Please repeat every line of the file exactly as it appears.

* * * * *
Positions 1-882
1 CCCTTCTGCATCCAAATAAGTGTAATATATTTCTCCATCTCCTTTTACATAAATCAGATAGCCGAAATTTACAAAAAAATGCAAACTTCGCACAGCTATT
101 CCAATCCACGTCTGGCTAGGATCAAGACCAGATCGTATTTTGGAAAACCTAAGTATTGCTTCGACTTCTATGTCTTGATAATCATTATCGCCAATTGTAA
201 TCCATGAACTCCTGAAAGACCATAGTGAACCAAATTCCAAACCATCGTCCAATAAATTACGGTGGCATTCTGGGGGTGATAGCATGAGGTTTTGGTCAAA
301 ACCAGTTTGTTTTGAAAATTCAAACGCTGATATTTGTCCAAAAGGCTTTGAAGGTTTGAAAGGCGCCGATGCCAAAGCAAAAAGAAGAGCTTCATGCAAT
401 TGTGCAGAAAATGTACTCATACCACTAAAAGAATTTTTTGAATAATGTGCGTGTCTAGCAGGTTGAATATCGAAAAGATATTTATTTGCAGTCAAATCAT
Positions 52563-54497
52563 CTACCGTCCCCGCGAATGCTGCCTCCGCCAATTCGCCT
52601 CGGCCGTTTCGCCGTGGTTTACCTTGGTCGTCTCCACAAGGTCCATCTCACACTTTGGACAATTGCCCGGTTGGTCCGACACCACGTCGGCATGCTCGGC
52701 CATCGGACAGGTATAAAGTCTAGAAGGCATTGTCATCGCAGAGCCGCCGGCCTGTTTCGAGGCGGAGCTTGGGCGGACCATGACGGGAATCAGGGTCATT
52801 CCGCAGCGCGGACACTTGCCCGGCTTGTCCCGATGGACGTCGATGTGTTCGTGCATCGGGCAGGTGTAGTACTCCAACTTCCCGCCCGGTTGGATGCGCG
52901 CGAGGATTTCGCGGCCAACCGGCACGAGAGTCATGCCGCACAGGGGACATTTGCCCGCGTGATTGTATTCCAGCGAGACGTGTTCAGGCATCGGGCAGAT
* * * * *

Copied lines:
Positions 1-882
1 CCCTTCTGCATCCAAATAAGTGTAATATATTTCTCCATCTCCTTTTACATAAATCAGATAGCCGAAATTTACAAAAAAATGCAAACTTCGCACAGCTATT
101 CCAATCCACGTCTGGCTAGGATCAAGACCAGATCGTATTTTGGAAAACCTAAGTATTGCTTCGACTTCTATGTCTTGATAATCATTATCGCCAATTGTAA
201 TCCATGAACTCCTGAAAGACCATAGTGAACCAAATTCCAAACCATCGTCCAATAAATTACGGTGGCATTCTGGGGGTGATAGCATGAGGTTTTGGTCAAA
301 ACCAGTTTGTTTTGAAAATTCAAACGCTGATATTTGTCCAAAAGGCTTTGAAGGTTTGAAAGGCGCCGATGCCAAAGCAAAAAGAAGAGCTTCATGCAAT
401 TGTGCAGAAAATGTACTCATACCACTAAAAGAATTTTTTGAATAATGTGCGTGTCTAGCAGGTTGAATATCGAAAAGATATTTATTTGCAGTCAAATCAT
Positions 52563-54497
52563 CTACCGTCCCCGCGAATGCTGCCTCCGCCAATTCGCCT
52601 CGGCCGTTTCGCCGTGGTTTACCTTGGTCGTCTCCACAAGGTCCATCTCACACTTTGGACAATTGCCCGGTTGGTCCGACACCACGTCGGCATGCTCGGC
52701 CATCGGACAGGTATAAAGTCTAGAAGGCATTGTCATCGCAGAGCCGCCGGCCTGTTTCGAGGCGGAGCTTGGGCGGACCATGACGGGAATCAGGGTCATT
52801 CCGCAGCGCGGACACTTGCCCGGCTTGTCCCGATGGACGTCGATGTGTTCGTGCATCGGGCAGGTGTAGTACTCCAACTTCCCGCCCGGTTGGATGCGCG
52901 CGAGGATTTCGCGGCCAACCGGCACGAGAGTCATGCCGCACAGGGGACATTTGCCCGCGTGATTGTATTCCAGCGAGACGTGTTCAGGCATCGGGCAGAT